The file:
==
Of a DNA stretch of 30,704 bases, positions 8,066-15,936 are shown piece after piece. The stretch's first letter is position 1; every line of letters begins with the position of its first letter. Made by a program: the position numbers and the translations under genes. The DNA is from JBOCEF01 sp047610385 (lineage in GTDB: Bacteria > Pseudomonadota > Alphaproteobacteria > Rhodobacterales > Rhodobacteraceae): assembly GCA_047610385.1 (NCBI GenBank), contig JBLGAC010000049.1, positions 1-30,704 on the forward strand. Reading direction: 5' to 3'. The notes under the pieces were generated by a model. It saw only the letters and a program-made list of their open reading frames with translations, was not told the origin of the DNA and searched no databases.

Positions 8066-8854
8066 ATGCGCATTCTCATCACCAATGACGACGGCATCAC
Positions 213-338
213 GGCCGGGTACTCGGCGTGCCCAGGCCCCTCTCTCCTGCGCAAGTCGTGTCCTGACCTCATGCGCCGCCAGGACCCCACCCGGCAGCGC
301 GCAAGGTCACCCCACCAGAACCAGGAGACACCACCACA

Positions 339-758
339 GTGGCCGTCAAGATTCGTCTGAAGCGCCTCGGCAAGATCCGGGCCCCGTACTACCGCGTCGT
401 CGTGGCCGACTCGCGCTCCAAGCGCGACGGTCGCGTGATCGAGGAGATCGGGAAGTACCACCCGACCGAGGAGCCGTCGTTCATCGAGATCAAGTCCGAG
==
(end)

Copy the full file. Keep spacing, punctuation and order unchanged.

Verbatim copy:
Of a DNA stretch of 30,704 bases, positions 8,066-15,936 are shown piece after piece. The stretch's first letter is position 1; every line of letters begins with the position of its first letter. Made by a program: the position numbers and the translations under genes. The DNA is from JBOCEF01 sp047610385 (lineage in GTDB: Bacteria > Pseudomonadota > Alphaproteobacteria > Rhodobacterales > Rhodobacteraceae): assembly GCA_047610385.1 (NCBI GenBank), contig JBLGAC010000049.1, positions 1-30,704 on the forward strand. Reading direction: 5' to 3'. The notes under the pieces were generated by a model. It saw only the letters and a program-made list of their open reading frames with translations, was not told the origin of the DNA and searched no databases.

Positions 8066-8854
8066 ATGCGCATTCTCATCACCAATGACGACGGCATCAC
Positions 213-338
213 GGCCGGGTACTCGGCGTGCCCAGGCCCCTCTCTCCTGCGCAAGTCGTGTCCTGACCTCATGCGCCGCCAGGACCCCACCCGGCAGCGC
301 GCAAGGTCACCCCACCAGAACCAGGAGACACCACCACA

Positions 339-758
339 GTGGCCGTCAAGATTCGTCTGAAGCGCCTCGGCAAGATCCGGGCCCCGTACTACCGCGTCGT
401 CGTGGCCGACTCGCGCTCCAAGCGCGACGGTCGCGTGATCGAGGAGATCGGGAAGTACCACCCGACCGAGGAGCCGTCGTTCATCGAGATCAAGTCCGAG